Binance.you-name-it is currently a domain with a purpose. There’s Binance.com, as well as Binance Jersey- and soon there will be Binance US. Then there are the Bitcoin exchange’s many projects, including Binance Research and Binance Charity.
Binance.charity launched a new effort this week with an initial goal of tackling “period poverty.”
The project is simple enough. In some countries, feminine care products are expensive, and people are poor. Together, these factors mean that many women are held back by their natural bodily cycles. (Even in developed countries.)
In the US, in fact, women have recently pushed to have these products exempted from sales tax.
According to Binance’s paper on the subject, the project should be able to help about 1 million young women around the world.
But Binance’s “Pink Care” token, a Binance Chain token one purchases by way of donating, is not like traditional philanthropy at all.
How Blockchains Handle Donations
With the Pink Care (PCAT) token, you can track your donation throughout its life cycle. You give the money, and the money gets converted to Uganda’s Shilling.
Then one of the one million eventual recipients can redeem a token for a full year’s supply of feminine products.
The differences don’t stop there.
You’re also able to see proof that your money actually went to underprivileged recipients. The model stands in contrast to many old world charities, which often remain utterly opaque.
The mechanics of the project are also pretty simple.
Parents sign up their daughters and provide information on who will be supplying the sanitary products.
Then the tokens are redeemed and burned off, meaning that the pool of tokens represents the amount of direct aid available to an otherwise marginalized group.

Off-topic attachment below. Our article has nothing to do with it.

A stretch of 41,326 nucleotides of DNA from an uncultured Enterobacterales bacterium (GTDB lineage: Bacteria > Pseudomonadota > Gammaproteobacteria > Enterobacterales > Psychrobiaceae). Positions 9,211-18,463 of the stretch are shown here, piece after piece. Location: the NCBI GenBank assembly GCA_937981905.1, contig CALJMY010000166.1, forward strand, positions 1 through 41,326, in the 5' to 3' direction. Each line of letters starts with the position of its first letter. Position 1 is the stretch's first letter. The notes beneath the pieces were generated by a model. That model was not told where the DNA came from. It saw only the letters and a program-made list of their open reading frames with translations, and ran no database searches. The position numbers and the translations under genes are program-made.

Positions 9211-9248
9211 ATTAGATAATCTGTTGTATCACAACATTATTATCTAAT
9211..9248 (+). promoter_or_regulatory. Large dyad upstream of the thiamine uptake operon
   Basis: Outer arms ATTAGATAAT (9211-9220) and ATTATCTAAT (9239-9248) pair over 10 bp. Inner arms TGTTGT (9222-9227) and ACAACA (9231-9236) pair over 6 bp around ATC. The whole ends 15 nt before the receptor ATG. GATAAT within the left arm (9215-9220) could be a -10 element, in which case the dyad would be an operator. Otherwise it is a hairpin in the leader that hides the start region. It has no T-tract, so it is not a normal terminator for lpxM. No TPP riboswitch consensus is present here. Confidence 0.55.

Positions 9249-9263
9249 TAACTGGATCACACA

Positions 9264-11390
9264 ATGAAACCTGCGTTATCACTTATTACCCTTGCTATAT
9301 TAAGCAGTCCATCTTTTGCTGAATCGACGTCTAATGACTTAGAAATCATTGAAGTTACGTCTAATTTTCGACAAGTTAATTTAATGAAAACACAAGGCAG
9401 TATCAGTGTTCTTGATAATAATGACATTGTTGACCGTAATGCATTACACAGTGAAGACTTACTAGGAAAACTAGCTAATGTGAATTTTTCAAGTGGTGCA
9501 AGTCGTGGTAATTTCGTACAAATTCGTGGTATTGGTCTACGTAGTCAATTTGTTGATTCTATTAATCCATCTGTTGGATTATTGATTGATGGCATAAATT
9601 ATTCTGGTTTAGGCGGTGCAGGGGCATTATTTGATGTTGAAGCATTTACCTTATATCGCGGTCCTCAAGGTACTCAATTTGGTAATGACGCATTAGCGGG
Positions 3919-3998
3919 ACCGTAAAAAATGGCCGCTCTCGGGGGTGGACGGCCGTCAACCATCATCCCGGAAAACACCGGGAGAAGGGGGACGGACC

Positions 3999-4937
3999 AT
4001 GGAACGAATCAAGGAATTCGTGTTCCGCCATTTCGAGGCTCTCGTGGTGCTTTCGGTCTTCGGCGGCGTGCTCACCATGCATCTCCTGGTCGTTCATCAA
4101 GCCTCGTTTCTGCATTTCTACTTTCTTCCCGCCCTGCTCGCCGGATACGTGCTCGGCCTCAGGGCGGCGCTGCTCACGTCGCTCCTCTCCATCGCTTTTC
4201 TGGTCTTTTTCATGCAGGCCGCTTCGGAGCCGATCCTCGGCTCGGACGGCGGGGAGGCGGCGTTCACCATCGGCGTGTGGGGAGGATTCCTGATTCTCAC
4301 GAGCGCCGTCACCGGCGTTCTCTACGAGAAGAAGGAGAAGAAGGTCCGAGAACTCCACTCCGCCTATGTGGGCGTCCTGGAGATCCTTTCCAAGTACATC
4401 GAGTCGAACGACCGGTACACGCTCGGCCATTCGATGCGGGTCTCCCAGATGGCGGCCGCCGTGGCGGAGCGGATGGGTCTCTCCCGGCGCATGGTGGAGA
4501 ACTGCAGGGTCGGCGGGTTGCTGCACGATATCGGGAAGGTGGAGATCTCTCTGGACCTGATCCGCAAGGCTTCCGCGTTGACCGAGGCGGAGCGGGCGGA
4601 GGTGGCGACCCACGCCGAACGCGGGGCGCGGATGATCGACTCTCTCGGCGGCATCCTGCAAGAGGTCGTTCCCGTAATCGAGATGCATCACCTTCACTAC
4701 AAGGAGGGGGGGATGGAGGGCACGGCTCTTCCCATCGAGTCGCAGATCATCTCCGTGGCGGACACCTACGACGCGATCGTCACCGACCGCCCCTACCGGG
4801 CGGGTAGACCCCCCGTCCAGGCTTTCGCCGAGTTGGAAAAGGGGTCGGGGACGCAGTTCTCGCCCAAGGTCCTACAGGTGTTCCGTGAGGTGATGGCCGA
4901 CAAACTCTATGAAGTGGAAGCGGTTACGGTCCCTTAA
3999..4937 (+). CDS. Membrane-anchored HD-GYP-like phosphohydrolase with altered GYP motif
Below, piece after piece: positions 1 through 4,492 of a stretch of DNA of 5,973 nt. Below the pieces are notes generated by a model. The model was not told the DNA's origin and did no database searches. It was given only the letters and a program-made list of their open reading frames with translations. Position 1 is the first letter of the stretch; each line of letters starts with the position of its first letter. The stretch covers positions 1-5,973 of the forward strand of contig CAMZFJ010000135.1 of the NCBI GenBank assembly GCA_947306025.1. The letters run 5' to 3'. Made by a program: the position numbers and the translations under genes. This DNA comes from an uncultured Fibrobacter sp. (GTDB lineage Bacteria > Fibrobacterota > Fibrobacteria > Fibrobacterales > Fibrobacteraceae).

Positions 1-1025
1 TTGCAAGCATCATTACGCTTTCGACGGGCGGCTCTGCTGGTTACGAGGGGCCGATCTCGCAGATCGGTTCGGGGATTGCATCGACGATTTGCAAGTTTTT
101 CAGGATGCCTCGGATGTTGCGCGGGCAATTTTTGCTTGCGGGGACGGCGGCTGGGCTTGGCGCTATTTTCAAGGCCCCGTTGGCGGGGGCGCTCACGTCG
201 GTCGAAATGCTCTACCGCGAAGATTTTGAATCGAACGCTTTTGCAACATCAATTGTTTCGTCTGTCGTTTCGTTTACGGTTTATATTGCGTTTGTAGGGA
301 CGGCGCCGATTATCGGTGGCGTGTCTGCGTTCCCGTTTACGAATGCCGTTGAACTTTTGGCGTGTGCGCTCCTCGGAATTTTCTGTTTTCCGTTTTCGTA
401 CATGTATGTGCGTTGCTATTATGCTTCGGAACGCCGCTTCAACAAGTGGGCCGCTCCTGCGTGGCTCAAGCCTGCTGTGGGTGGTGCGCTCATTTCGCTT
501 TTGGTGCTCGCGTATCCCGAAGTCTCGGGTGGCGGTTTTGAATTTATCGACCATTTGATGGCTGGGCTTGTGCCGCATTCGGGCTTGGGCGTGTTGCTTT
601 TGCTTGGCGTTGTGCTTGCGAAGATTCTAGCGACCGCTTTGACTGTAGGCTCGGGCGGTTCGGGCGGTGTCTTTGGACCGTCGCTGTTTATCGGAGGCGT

The out-of-the-box charity project is no surprise, coming from Binance, arguably one of the more innovative actors in the crypto space.
With competitors patiently awaiting their fall from grace, the world’s largest cryptocurrency exchange chugs on even after a massive hack and days of associated fallout.
Binance’s ‘Pink Care Token’ Doesn’t Smack of Virtue Signaling
Binance addresses multiple issues in the very selection of its champion cause. “Women in crypto” is a subject unto itself, with deeper roots in the broader technology industry.
Data shows that fewer women enter the tech industry than men, which some view as problematic for several reasons.
Binance, a company on the bleeding edge of deep-geek technical culture and finance, has chosen to ingratiate itself with a perhaps ignored demographic: women.
Simply giving women and girls access to learning tools and alleviating certain expenses – such as Binance is doing – might drastically change the situation. It might not.
The point of charity is not always to achieve a positive outcome. Very often, the charity organizer or philanthropist only seeks to boost its reputation. However, the straightforward and somewhat cheeky nature of Binance’s “Period Poverty” token doesn’t smack of the same sort of virtue signaling.
“By launching the Pink Care Token — the first tangible application of cryptocurrency for young women empowerment in social impact industry, we aim to use blockchain for social good and transform traditional charitable giving in a fully transparent and accountable manner. By actively responding to the 4th industrial revolution, we attempt to shape a brighter future of all human beings, especially the bottom billions, humanity into a shared sense of dignity. After all, it comes down to human and values.”
Instead, it reads like a common sense approach: find the most significant problems, solve them one by one.
Binance isn’t the only exchange with efforts in Uganda and Africa generally. Paxful, a peer-to-peer exchange which does massive volume on the continent, is building dozens of schools with crypto donations.
Beyond a charitable effort, the token gives utility to Binance Chain – not to mention exposure to 1 million people most likely not already in the crypto economy.
Changpeng Zhao invited other CEOs to promote the cause on Twitter:
Last modified: March 4, 2021 2:37 PM